Once upon a time, there was apparently only one Japanese whisky bar in town (somewhere near Sanyuanqiao; the memory fades), but almost no-one (non-Japanese) knew where it was, or even what it was called. Then came Ichikura, which at least got its name known but was even harder to find. But now there are four or five of these places, maybe even more; and more seem to be opening all the time. Since the Japanese have a fondness for elaborate cocktails as well as for neat whisky, I suspect Ichikura and its ilk may have helped pave the way for the appearance of proper cocktail bars in Beijing, another big trend of the last half-dozen years (you used not to be able to get a 'fancy' cocktail anywhere other than in a handful of the swankier Western hotel bars; and they were fiendishly expensive and not usually very good). Most of the credit (or blame), though, should probably go to George Zhou and Echo Sun, who created the capital's first affordable cocktail joints in First Café and Midnight... although, alas, they would soon move on to create the more commercially viable but much less appealing Q Bar - overpriced, overrated, and very overcrowded. Affordable cocktail bars are now popping up in the hutongs (Mai, MaoMaoChong - we love you), but Sanlitun and the CBD have been taken over by the wallet-busting pretension of places like Apothecary and Xiu.

The increase in the last few years in the number of importers and distributors of beers, wines, and spirits has also been something of a mixed blessing. Variety is all very well up to a point, but the plethora of different drinks on offer in many places now simply baffles the comprehension and makes your choice almost impossible. Moreover, most of these newer distributors are fairly small operators, with no economies of scale to offer, even on their bigger selling items. It's nice that foreign draught beers like Guinness and Stella (and, if you must, Vedett and Hoegaarden - although I can't stand them myself) are becoming more widely available; but they are painfully, prohibitively expensive for most of us to drink as anything other than an occasional treat. Ditto most of the several hundreds of different brands of bottled beer that you can now find in the capital. I would far rather have just five or six affordable beers to choose from than 150 bank-breakers.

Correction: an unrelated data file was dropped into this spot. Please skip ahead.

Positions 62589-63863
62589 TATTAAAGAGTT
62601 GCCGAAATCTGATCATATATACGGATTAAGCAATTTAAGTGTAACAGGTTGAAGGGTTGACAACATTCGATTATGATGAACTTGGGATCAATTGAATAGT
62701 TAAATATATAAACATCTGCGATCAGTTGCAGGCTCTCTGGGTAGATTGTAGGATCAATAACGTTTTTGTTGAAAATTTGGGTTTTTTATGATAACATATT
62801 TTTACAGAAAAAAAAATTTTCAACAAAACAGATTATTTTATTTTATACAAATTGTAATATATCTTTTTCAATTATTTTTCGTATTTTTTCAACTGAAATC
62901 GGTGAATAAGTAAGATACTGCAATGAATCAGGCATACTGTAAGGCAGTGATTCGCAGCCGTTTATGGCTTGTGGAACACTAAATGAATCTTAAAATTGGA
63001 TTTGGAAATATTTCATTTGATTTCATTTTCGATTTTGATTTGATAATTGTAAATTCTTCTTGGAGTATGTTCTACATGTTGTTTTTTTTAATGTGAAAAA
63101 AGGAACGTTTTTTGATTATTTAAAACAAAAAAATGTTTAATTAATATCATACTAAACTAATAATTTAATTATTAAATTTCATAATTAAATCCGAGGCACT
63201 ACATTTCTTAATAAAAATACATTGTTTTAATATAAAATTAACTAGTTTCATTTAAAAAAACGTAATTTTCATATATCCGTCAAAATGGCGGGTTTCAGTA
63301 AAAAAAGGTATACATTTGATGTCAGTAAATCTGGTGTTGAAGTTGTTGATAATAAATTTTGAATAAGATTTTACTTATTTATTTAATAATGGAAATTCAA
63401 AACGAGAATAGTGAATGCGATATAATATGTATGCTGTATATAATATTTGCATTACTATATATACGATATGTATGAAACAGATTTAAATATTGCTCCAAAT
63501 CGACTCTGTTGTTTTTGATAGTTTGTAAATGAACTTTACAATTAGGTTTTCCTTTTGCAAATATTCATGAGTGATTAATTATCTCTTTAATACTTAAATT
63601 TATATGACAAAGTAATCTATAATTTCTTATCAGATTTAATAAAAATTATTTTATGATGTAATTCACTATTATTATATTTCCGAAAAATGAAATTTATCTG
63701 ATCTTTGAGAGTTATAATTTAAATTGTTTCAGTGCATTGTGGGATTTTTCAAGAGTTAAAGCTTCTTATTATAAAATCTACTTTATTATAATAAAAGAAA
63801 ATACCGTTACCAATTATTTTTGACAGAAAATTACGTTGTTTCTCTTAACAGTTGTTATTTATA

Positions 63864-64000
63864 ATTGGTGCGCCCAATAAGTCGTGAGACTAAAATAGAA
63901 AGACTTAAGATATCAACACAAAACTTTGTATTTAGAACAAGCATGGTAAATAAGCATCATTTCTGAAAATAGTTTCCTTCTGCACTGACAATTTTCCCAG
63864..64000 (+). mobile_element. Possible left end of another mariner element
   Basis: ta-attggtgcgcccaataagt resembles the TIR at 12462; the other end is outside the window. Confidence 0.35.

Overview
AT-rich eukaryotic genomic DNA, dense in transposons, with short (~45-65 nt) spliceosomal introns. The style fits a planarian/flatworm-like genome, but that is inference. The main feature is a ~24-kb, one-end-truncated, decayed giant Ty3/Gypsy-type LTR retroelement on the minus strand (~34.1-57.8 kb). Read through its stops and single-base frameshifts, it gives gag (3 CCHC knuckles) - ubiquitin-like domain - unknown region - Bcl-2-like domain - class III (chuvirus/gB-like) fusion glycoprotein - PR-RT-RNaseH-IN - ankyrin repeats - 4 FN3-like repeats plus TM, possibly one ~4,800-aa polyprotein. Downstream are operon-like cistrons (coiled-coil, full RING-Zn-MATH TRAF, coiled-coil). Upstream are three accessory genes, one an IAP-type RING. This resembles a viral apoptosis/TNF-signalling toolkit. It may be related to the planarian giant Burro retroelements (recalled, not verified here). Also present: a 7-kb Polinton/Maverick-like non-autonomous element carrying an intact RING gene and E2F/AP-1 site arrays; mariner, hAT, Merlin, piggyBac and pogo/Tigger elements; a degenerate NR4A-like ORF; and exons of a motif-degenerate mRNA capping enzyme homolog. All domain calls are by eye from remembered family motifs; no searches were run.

The emergence of locally brewed craft beers from Great Leap and Slow Boat in the past year or so is potentially a major watershed as well. However, I'm afraid I'm not sold on the quality of the beer so far (too much novelty fruit-flavour crap rather than real ale), nor am I all that sanguine about these breweries' prospects for survival and expansion beyond the short term. I suspect this exciting moment in the evolution of the Beijing bar scene might prove to have been just a short-lived watershed in pretentiously marketed, overrated, overpriced beers. If these guys produced an unfussy brown ale or a properly hoppy bitter for 25 kuai a pint, they'd win me over. But that doesn't look likely to happen.

As all these fancy-dan almost-like-a-bar-back-home-but-much-more-expensive places have gradually become the new norm, the kind of barebones drinking dens - no-nonsense dive bars - that I much prefer have been disappearing. I find it very sad.


The Weeble said...

Ahhh, the blurry memories.